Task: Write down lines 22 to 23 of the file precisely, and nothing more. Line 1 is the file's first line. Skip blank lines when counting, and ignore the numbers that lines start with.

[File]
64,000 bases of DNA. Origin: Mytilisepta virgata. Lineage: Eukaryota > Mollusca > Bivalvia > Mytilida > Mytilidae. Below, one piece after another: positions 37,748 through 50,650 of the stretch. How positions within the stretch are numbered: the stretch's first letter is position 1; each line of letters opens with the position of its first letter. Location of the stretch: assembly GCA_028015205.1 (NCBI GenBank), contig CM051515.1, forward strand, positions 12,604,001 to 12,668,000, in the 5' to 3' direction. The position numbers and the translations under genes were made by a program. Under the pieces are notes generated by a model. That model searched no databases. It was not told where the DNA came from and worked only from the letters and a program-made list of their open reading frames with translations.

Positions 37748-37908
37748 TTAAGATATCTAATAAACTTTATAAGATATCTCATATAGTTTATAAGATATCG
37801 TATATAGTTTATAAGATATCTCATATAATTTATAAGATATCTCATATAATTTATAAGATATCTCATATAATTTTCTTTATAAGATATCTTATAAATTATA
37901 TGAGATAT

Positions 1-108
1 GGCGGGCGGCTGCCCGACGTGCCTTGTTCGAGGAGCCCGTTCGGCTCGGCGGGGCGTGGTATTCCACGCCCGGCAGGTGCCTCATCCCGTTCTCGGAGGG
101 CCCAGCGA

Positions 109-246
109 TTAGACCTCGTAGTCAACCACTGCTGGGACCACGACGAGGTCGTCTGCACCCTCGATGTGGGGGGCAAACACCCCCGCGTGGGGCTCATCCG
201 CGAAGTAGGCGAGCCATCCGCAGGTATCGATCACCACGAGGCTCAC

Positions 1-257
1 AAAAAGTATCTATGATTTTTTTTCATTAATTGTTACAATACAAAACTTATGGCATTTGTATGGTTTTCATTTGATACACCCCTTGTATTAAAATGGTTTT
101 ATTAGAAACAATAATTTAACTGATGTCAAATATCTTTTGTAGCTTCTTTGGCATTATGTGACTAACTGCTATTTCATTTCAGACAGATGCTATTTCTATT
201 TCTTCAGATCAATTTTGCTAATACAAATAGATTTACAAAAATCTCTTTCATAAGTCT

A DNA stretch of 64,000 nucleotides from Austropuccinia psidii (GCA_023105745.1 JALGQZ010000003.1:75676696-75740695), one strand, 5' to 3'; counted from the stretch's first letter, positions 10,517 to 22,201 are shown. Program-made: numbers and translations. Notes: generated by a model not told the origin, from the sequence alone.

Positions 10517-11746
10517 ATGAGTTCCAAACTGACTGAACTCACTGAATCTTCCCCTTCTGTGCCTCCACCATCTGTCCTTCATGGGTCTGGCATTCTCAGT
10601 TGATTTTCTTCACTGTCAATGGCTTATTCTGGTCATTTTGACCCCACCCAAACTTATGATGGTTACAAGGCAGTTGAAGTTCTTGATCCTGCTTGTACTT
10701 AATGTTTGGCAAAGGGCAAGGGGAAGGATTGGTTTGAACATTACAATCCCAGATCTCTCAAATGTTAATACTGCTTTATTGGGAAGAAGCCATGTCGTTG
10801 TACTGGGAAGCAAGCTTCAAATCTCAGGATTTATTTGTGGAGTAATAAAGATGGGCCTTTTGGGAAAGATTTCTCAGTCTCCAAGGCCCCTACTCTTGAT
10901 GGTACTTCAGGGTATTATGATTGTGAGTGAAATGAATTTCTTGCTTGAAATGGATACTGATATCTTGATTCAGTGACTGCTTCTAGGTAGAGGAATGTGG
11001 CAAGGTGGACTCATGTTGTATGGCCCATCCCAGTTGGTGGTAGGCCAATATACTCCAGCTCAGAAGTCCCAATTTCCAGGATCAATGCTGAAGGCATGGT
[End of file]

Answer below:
10901 GGTACTTCAGGGTATTATGATTGTGAGTGAAATGAATTTCTTGCTTGAAATGGATACTGATATCTTGATTCAGTGACTGCTTCTAGGTAGAGGAATGTGG
11001 CAAGGTGGACTCATGTTGTATGGCCCATCCCAGTTGGTGGTAGGCCAATATACTCCAGCTCAGAAGTCCCAATTTCCAGGATCAATGCTGAAGGCATGGT